Out on the deep, then, Ronald slowly rowed, and I kept casting as we went along. Not a trout moved. The water was so still that the scenery was reflected on it with bewitching minuteness of detail. As you gazed steadfastly, there seemed to be no water at all, but only space, with two ranges of hills converging downwards, downwards, until, very far down indeed, they were standing on their snow-capped heads. It was a spectacle the paradoxical fascination of which made one giddy.
" There's a rise, sir," said Ronald: "wull I pu' to't?"
It was a relief thus to be recalled from looking upon the Highlands upside-down. We pulled towards the rise, the expanding ring of which lingered on the water; but, although the flies fell lightly over where the trout was, the trout remained below. So it was with a good many other trials. Like hunting the fugitive ripple when the air is faint, stalking the rising fish is sometimes a fruitful occupation ; but it was of no use that particular afternoon.
Ere long we reached the head of the loch. "Wull we try Doine noo?" Ronald asked. Lying to the west, Loch Doine is connected with Loch Voil by a short, deep, slowly-moving river. I was not sure whether it would be well to go into Doine. If the wind, when it rose again, should be from the east, we should be favourably situated as regards Doine, having only to slip through the river, with a drift the whole length of the loch before us. On the other hand, if the breeze should come from the west, we should be equally well-placed on Voil. So I answered :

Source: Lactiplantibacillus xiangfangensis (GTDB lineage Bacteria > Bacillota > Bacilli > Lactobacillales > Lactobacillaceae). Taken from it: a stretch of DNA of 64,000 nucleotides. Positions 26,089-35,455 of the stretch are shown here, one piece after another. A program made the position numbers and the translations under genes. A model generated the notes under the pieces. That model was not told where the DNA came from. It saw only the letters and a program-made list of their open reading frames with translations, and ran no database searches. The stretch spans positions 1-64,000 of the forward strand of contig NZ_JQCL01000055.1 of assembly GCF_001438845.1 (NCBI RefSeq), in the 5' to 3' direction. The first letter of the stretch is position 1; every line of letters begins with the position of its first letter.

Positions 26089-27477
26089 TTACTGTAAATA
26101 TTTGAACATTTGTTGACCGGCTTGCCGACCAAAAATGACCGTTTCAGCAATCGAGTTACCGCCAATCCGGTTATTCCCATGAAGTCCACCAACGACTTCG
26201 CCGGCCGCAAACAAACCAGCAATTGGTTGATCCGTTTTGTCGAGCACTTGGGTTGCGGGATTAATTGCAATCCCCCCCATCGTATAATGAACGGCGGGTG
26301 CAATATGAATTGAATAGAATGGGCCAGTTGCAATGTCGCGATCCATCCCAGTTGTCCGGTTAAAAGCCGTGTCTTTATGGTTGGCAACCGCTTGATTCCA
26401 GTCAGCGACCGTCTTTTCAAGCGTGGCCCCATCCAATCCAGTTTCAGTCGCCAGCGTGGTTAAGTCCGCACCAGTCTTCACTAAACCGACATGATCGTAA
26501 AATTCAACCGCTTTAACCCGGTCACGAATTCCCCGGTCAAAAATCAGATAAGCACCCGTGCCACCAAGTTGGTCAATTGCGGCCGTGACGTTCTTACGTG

" Let's wait a little, and see where the breeze is to come from. It will probably be either from the east or from the west".
" Ay: that's so," said the gillie. "There's never a north or a sooth wind on they lochs. The cloud-carry may be frae ane o' they airts ; but the hills block the wind, and it aye soops up or doon the glen".
I laid aside the rod, and prepared to smoke.
"That's a dainty bit wand," said Ronald, taking up the rod and making a gingerly cast. " Nae mair than nine feet long, I'se warrant; and as licht as a heron's feather".
" Only five ounces, without the reel," I answered proudly. "It is a present from America. Built-cane, you see, and quite strong—the friend who gave it to me says there's not a trout fit to break it in this over-rated island".
" No ?" said Ronald, who during this brief dialogue had been testing the casting power of the little rod.—" Guidsake, what's that ?"
It was for him, rather than for me, to say; although out of the corner of an eye, as I was screening with my hands the flame of a match, I saw a disturbance just where the flies had fallen. It was a sudden surge in the water and a furrow heaving outwards.
" She's a whustler, whatever," said Ronald eagerly. " Tak' the rod, sir ?"
" No, no, Ronald: your bird, you know. Does he feel heavy ?"
" Vera," said he in quiet wonderment. " A whustler beyond a doobt".
" Whustler " means big and fierce fish, probably so-called from the peculiarly agreeable tune which the reel plays as the line is run off. Thus, Ronald's statement was very cheering.